In 2018, Freedom in the World recorded the 13th consecutive year of decline in global freedom. The reversal has spanned a variety of countries in every region, from long-standing democracies like the United States to consolidated authoritarian regimes like China and Russia. The overall losses are still shallow compared with the gains of the late 20th century, but the pattern is consistent and ominous. Democracy is in retreat.
In states that were already authoritarian, earning Not Free designations from Freedom House, governments have increasingly shed the thin façade of democratic practice that they established in previous decades, when international incentives and pressure for reform were stronger. More authoritarian powers are now banning opposition groups or jailing their leaders, dispensing with term limits, and tightening the screws on any independent media that remain. Meanwhile, many countries that democratized after the end of the Cold War have regressed in the face of rampant corruption, antiliberal populist movements, and breakdowns in the rule of law. Most troublingly, even long-standing democracies have been shaken by populist political forces that reject basic principles like the separation of powers and target minorities for discriminatory treatment.
Some light shined through these gathering clouds in 2018. Surprising improvements in individual countries—including Malaysia, Armenia, Ethiopia, Angola, and Ecuador—show that democracy has enduring appeal as a means of holding leaders accountable and creating the conditions for a better life. Even in the countries of Europe and North America where democratic institutions are under pressure, dynamic civic movements for justice and inclusion continue to build on the achievements of their predecessors, expanding the scope of what citizens can and should expect from democracy. The promise of democracy remains real and powerful. Not only defending it but broadening its reach is one of the great causes of our time.
Nayib Bukele, an outsider candidate, claims victory in El Salvador electionGene Palumbo and Elisabeth MalkinNew York Times February 3, 2019 “Analysts said…Mr. Bukele was able to set himself apart on the issue of corruption, which has roiled politics across Latin America and paved the way for candidates promising to combat it. In El Salvador, both traditional parties made for easy targets. Former President Tony Saca, an Arena politician, is serving a 10-year prison sentence after he pleaded guilty last year to charges of embezzlement and money laundering in the diversion of more than $300 million in public funds. Mauricio Funes, a former television broadcaster who was the F.M.L.N.’s first president, is accused of embezzling $351 million. In 2016, he fled to Nicaragua, which has granted him asylum. ”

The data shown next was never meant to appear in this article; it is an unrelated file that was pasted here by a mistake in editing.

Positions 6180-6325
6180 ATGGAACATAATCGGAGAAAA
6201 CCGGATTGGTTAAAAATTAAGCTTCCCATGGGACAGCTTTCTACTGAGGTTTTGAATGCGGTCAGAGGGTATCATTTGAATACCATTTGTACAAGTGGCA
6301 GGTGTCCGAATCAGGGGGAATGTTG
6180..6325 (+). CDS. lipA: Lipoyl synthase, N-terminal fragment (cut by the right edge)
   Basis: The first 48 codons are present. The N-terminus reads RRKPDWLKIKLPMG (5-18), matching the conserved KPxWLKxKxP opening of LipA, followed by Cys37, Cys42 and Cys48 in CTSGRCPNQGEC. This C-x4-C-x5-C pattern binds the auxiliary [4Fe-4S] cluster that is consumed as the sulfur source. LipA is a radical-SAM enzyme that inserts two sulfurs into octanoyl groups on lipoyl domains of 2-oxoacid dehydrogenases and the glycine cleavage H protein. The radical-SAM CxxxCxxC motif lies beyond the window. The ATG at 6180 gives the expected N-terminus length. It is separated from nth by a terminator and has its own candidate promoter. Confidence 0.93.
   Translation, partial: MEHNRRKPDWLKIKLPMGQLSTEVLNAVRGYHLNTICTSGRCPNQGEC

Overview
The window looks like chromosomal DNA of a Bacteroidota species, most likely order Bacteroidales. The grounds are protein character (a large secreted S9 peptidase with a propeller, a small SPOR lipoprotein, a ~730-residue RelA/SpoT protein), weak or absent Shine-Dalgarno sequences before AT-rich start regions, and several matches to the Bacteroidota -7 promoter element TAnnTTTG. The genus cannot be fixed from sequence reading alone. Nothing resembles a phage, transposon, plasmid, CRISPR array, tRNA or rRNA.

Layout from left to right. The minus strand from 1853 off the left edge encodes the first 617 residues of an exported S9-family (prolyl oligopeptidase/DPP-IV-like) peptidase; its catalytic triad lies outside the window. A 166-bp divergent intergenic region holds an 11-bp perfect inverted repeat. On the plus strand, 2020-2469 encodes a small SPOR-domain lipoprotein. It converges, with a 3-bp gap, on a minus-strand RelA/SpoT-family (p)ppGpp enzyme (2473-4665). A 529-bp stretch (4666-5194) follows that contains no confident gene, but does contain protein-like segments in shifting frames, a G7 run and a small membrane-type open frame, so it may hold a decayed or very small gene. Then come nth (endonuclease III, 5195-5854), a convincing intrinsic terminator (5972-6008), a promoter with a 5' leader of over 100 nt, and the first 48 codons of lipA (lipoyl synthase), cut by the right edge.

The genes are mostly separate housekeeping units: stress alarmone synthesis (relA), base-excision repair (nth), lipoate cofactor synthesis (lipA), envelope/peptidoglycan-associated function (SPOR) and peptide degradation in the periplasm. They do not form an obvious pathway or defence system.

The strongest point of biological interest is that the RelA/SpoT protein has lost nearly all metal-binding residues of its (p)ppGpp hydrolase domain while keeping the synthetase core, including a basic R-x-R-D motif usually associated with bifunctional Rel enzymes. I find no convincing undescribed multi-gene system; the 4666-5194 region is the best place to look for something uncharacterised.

Killings of Guatemala’s indigenous activists raise specter of human rights crisis Maria MartinNPR January 22, 2019 “Maya communities bore the brunt of almost four decades of a civil war that ended in 1996, leaving over 200,000 casualties, the majority indigenous Guatemalans, according to the United Nations. Now the mostly Maya organizations and many human rights groups worry that the violence is making a comeback: In just the last year, 26 members of mostly indigenous campesinoorganizations have been killed.”
The creeping criminalization of humanitarian aidThe New Humanitarian June 7, 2019 “At the heart of the trial of a volunteer with American migrant aid group No More Deaths that began in Arizona last week lies the question of when humanitarian aid crosses the line and becomes a criminal offense…. Aid organizations have long faced suspensions in difficult operating environments due to geopolitical or domestic political concerns – from Pakistan to Sudan to Burundi – but they now face a new criminalization challenge from Western governments, whether it’s rescue missions in the Mediterranean or toeing the US counter-terror line in the Middle East. ”
Six men convicted in 1982 murder of Chilean leaderPascale BonnefoyNew York Times January 30, 2019 “A judge convicted six men on Wednesday in the 1982 murder of former President Eduardo Frei Montalva of Chile, then the leader of the moderate opposition against the dictator Augusto Pinochet. In an 811-page ruling, Judge Alejandro Madrid found that the men — a former security agent, four doctors and Mr. Frei’s driver — conspired to slowly poison Mr. Frei after he had surgery in a private clinic in Santiago, the capital, and then worked to conceal the autopsy report…. ‘The battle doesn’t end here,’ said Mr. Frei’s son, also named Eduardo Frei, who was a president himself from 1994 to 2000. ‘Our next task is to establish the political responsibilities of high government officials at the time. This wasn’t the work of a few agents or doctors.’ “
Killings of Guatemala’s indigenous activists raise specter of human rights crisisMaria MartinNPR January 22, 2019 “Maya communities bore the brunt of almost four decades of a civil war that ended in 1996, leaving over 200,000 casualties, the majority indigenous Guatemalans, according to the United Nations. Now the mostly Maya organizations and many human rights groups worry that the violence is making a comeback: In just the last year, 26 members of mostly indigenous campesino organizations have been killed.”